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Marx drew our attention was, precisely, the “loss” (misrecognition) of any sense of its movements as socially created, historically produced forms: Man’s reflections on the forms of social life, and consequently also his scientific analy­sis of ­these forms, take a course directly opposite to that of their ­actual historical development. He begins post festum with the results of the pro­cess of development already to hand. The characters that stamp products as commodities, and whose establishment is a necessary preliminary to the circulation of commodities, have already acquired the stability of natu­ral, self-­understood forms of social life before man seeks to decipher, not their historical character, for in his eyes they are immutable, but their meaning. “So too,” he added, “the economic categories, already discussed by us, bear the stamp of history.” They are “socially valid and, therefore, objective thought-­forms which apply to the production-­relations peculiar to this one historically determined mode of social production.”56 But, this decipherment (which is, in its “practical state,” his method: “all science would be superfluous if the outward appearance and the essence of t­ hings directly coincided”)57 is not just a critique. It is a critique of a certain distinctive kind—­one which not only lays bare the “real relations” ­behind their “phenomenal forms,” but does so in a way which also reveals as a contradictory and antagonistic necessary content what, on the surface of the system, appears only as a “phenomenal form,” functional to its self-­expansion. This is the case with each of the central categories which Marx “deciphers”: commodity, ­labour, wages, prices, the equivalence of exchange, the organic composition of capital, e­ tc. In this way, Marx combines an analy­sis which strips off the “appearances” of how capitalism works, discovers their “hidden substratum,” and is thus able to reveal how it ­really works: with an analy­sis which reveals why this functionalism in depth is also the source of its own “negation” (“with the inexorability of a law of Nature”).58 The first leads us to the ideological level, at which the “phenomenal forms” are taken at their justificatory face-­value: they “appear directly and spontaneously as current modes of thought”—­i.e., as the prevailing forms of common-­sense perceptions. The second penetrates to “the essential relation manifested within,” to “their hidden substratum”: they “must first be discovered by science.” Classical po­liti­cal economy provides the basis—­but only via a critique—of this second, scientific level, since it “nearly touches the true relation of t­ hings, without however consciously formulating it.”59 Marx’s critique transcends its origins in po­liti­cal economy, Marx’s Notes on Method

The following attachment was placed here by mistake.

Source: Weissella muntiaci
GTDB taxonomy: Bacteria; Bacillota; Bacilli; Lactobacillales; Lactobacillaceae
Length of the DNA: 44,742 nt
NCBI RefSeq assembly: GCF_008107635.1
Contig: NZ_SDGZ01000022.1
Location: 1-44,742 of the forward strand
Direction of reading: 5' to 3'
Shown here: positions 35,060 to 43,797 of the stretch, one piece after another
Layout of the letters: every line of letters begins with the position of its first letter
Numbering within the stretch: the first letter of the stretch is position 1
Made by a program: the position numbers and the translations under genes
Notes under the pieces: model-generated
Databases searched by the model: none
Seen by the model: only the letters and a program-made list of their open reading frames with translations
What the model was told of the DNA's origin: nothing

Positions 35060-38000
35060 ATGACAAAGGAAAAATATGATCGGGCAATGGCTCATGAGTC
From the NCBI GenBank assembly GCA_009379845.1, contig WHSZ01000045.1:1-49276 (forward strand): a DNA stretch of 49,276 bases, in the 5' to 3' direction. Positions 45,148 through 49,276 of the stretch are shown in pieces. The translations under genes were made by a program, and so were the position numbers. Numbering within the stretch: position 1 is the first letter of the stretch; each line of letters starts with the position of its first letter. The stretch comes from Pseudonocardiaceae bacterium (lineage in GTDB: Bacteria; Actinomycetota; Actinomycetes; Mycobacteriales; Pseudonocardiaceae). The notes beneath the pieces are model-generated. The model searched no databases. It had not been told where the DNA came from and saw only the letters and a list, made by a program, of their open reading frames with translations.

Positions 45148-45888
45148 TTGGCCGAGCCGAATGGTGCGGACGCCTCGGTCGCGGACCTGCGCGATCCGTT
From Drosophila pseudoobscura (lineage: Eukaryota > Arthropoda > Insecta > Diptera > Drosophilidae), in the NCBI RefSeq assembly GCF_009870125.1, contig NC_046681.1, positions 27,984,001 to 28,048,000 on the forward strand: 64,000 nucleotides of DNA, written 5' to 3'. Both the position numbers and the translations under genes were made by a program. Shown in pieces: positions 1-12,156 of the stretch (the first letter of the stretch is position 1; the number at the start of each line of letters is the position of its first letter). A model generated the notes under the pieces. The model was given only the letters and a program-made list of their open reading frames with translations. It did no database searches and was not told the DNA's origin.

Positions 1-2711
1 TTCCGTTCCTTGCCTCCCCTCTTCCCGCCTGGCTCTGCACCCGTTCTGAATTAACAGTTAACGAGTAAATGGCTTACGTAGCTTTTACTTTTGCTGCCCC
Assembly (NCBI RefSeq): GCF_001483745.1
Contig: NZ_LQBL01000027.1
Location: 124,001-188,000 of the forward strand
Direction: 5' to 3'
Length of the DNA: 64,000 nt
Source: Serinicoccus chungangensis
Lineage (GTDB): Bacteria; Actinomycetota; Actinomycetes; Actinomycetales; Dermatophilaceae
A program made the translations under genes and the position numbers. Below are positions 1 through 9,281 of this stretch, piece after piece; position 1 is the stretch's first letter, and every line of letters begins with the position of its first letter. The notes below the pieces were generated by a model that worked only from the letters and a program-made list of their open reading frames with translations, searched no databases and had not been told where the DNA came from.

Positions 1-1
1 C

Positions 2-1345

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not only ­because it formulates consciously what has been left unsaid, but ­because it reveals the antagonistic movement concealed b ­ ehind its “automatic mode,” its “spontaneous generation.”60 The analy­sis of the double form of the commodity—­use-­value, exchange-­value—­with which Capital opens, and which appears at first as merely a formal exposition, only delivers its first substantive conclusion when, in the chapter on “The General Formula for Capital,” the “cir­cuit of equivalence” (M-­C-­M) is redefined as a cir­cuit of disequilibrium (M-­C-­M′), where “this increment or excess over the original value I call ‘surplus value.’ ” “It is this movement that converts it (value) into capital.”61 Thus, as Nicolaus has argued: Exploitation proceeds ­behind the back of the exchange pro­cess. . . . ​Production consists of an act of exchange, and, on the other hand, it consists of an act which is the opposite of exchange. . . . ​The exchange of equivalents is the fundamental social relation of production, yet the extraction of non-­equivalents is the fundamental force of production.62 To pre­sent Marx as if he is the theorist, solely, of the operation of “a structure and its variations,” and not, also and si­mul­ta­neously, the theorist of its limit, interruption and transcendence is to transpose a dialectical analy­sis into a structural-­functionalist one, in the interest of an altogether abstract scientism. Godelier is aware that an analy­sis of the variations of a structure must embrace the notion of contradiction. But the “functionalist” shadow continues to haunt his structuralist treatment of this aspect. Thus, for Godelier, ­there are two, fundamental contradictions in Marx’s analy­sis of the system: that between capital and ­labour (a contradiction within the structure of the “social relations of production”) and that between the socialised nature of ­labour u ­ nder large-­scale industry and the productive forces of capital (a contradiction between structures). Characteristically, Godelier exalts the latter (deriving from the “objective properties” of the system) over the former (the strug­gle between the classes). Characteristically, Marx intended to connect the two: to found the self-­conscious practice of class strug­gle in the objective contradictory tendencies of the system.63 The neat, binary contrast offered by Godelier between a “scientific” contradiction which is objective material and systemic, and the practice of class strug­gle which is epiphenomenal and teleological dis­appears in the face of this essential internal connectedness of theory to practice. Korsch long ago, and correctly, identified the attempt “to degrade the opposition between the social classes to a temporary appear-